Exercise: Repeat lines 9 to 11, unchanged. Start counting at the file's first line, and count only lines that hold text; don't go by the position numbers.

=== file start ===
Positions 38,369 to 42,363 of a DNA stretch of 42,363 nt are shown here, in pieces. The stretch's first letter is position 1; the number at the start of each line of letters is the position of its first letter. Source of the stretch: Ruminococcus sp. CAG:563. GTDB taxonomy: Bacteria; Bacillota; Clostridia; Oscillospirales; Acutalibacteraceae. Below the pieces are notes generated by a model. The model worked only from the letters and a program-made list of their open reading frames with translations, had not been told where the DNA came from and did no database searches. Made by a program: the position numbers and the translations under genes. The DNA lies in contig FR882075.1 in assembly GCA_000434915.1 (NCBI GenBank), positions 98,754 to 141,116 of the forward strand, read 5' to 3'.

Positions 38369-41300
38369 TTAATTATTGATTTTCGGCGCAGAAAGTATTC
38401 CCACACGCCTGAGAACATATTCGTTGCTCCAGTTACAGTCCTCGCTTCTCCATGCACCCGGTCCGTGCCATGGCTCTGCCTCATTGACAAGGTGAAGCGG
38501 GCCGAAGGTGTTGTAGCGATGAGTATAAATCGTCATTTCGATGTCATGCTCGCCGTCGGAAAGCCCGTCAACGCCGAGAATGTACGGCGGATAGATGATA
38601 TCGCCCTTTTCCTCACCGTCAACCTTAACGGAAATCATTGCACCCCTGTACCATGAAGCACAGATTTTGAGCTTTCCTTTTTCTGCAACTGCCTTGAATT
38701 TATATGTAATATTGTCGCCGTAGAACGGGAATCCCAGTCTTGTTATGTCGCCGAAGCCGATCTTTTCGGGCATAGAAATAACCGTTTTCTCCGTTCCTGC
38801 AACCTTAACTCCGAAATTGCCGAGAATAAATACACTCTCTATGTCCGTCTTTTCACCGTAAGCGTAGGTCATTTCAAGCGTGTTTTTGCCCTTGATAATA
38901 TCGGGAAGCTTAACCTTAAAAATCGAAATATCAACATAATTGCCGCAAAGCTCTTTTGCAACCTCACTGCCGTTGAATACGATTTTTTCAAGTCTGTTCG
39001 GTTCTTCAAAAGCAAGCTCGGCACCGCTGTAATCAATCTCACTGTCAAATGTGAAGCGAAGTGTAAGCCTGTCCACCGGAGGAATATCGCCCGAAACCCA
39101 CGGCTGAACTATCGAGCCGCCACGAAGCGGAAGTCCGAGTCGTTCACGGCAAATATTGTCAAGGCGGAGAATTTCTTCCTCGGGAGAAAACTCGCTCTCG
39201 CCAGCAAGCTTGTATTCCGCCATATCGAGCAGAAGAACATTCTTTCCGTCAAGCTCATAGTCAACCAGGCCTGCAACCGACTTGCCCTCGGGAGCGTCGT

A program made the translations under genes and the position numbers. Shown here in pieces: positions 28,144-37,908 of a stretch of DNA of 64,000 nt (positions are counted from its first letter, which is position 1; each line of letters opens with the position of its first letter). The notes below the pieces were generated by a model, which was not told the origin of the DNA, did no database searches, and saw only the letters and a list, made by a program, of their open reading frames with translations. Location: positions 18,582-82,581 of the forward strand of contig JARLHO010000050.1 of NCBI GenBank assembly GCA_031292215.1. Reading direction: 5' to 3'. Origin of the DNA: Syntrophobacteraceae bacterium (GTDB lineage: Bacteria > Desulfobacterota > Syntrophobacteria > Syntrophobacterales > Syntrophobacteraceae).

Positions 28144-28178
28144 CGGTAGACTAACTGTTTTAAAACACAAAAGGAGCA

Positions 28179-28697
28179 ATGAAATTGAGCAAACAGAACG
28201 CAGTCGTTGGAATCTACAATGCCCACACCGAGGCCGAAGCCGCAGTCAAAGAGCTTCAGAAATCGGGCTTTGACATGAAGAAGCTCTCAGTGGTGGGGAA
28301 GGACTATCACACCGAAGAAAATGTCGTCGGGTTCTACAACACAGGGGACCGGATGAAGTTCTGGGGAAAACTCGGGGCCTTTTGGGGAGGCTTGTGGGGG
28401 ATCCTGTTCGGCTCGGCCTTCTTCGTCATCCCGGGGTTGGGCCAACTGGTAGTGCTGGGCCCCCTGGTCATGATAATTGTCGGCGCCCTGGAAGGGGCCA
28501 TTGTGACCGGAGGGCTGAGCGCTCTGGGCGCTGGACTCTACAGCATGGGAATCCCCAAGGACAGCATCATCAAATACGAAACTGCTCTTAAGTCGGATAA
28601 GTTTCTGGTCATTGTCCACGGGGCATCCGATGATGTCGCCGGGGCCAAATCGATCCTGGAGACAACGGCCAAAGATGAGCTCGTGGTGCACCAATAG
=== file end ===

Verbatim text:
38901 TCGGGAAGCTTAACCTTAAAAATCGAAATATCAACATAATTGCCGCAAAGCTCTTTTGCAACCTCACTGCCGTTGAATACGATTTTTTCAAGTCTGTTCG
39001 GTTCTTCAAAAGCAAGCTCGGCACCGCTGTAATCAATCTCACTGTCAAATGTGAAGCGAAGTGTAAGCCTGTCCACCGGAGGAATATCGCCCGAAACCCA
39101 CGGCTGAACTATCGAGCCGCCACGAAGCGGAAGTCCGAGTCGTTCACGGCAAATATTGTCAAGGCGGAGAATTTCTTCCTCGGGAGAAAACTCGCTCTCG